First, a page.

A raunchy ad campaign featuring stars such as Noah Huntley (Luke McAllister) and Glenda McKay (Rachel Hughes) in various states of undress also made it clear that ‘it’s far from quiet in the country’.
Compared to EastEnders and Corrie, ratings were still low (although any program would kill for 11 million viewers these days) so in 1993, soap supremo Phil (Brookside) Redmond was drafted in to provide a much-needed boost.
Five memorable moments from 50 years
Coming Out (1993)
Brookside’s Beth may have hit the headlines, but Emmerdale knows Zoe Tate was the first regular lesbian character in British soap. Her coming out was a pivotal moment, and the late Leah Bracknell gave a beautiful, truthful portrayal of Zoe’s fear, confusion and ultimate acceptance of her sexuality.
The Plane Crash (1993)
The shocking event that put Emmerdale on the map, the 1993 plane crash proved the catalyst for the show to undergo a complete revamp. 18 million viewers tuned in for the spectacular stunt – still a record.
The (first) storm (2003)
A terrible storm caused havoc on New Year’s Eve 2003, taking the life of ditzy Tricia Dingle. As she tottered across Main Street, a bolt of lightning hit The Woolpack and a whole section of wall plummeted down on top of her.
Daniel’s death (2008)
Possibly Emmerdale’s saddest moment came when Laurel and Ashley Thomas’ infant son Daniel was found dead in his cot. The performances, particularly Charlotte Bellamy as the bereaved mum, were outstanding. It was later discovered that the tot had been switched at birth, but the couple never forgot the tragic little boy.
The toxic, borderline abusive but weirdly watchable relationship between Robert Sugden and Aaron Dingle captured the hearts of the nation. The pairing of two complex and troubled individuals became one of the key romances in the show’s history.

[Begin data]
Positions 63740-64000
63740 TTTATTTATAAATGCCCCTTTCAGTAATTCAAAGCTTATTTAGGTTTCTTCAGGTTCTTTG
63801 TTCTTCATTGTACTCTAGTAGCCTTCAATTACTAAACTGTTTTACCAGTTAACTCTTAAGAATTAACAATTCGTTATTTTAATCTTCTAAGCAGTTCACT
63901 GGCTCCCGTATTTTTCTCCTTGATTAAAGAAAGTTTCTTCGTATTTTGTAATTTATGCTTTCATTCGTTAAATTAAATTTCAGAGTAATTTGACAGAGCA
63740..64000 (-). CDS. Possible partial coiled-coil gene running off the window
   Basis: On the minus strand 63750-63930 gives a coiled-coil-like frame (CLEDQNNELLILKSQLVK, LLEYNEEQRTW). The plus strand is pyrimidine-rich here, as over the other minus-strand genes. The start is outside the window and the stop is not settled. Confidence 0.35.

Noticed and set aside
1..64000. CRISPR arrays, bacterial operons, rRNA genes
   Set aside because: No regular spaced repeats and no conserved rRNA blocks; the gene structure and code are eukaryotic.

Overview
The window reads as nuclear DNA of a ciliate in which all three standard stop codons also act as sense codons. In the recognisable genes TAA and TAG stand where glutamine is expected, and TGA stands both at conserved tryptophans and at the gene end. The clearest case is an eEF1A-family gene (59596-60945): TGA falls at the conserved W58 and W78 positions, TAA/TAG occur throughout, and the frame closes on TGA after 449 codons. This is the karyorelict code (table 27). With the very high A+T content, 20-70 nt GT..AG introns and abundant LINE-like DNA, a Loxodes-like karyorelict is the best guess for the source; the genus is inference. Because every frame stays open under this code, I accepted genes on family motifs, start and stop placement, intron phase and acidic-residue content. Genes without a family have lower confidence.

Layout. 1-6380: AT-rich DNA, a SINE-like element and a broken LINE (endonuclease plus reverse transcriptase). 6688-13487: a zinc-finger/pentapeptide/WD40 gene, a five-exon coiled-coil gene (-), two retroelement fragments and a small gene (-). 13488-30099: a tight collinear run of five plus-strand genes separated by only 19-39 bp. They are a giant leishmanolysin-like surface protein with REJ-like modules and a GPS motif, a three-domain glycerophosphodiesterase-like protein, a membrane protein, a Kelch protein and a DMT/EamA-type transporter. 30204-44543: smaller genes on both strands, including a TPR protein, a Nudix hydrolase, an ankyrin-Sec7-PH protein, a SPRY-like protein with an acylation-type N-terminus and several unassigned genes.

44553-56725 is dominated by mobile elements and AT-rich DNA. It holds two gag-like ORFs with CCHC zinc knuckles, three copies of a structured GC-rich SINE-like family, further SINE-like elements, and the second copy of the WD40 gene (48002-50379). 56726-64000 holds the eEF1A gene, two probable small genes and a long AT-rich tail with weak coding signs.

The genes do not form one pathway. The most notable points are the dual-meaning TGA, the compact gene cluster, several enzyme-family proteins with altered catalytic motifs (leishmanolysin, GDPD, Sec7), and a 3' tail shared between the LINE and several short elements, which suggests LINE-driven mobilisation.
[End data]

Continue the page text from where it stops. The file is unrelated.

His answer was to crash a plane on the village. Four main characters died, Chris Tate was paralyzed from the waist down (and to the show’s credit, they resisted the temptation to find a miraculous recovery for his condition), and the village, previously known as Beckindale, was renamed Emmerdale.
Although the stunt attracted some criticism, given its similarity to the real-life tragedy at Lockerbie five years earlier, the public perception of Emmerdale changed.
No longer regarded as a sleepy tale of farming folk, its ratings built and the arrival of the Dingles – today the show’s largest and most popular clan – as well as high-profile names such as Patsy Kensit, Amanda Donohoe, Maxwell Caulfield and Pauline Quirke , cemented its place among the televisual big hitters.
Today, Emmerdale is the second most-watched soap on British TV, outranking EastEnders and, on occasion, even beating Corrie in the ratings.
In recent years, two memorable serial killers have grabbed viewers’ attention in ruthless Cameron Murray and the deliciously unhinged Meena Jutla, and the soap has won a slew of awards. Life is definitely never going to be quiet in the country.
Watch the 50th anniversary celebrations on Emmerdale all this month
MORE: Emmerdale spoilers: Faith’s final episodes confirmed with Cain by her side as she dies
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MORE : Emmerdale spoilers: Kim’s rage to explode as she hears Harriet and Will’s love declaration before the wedding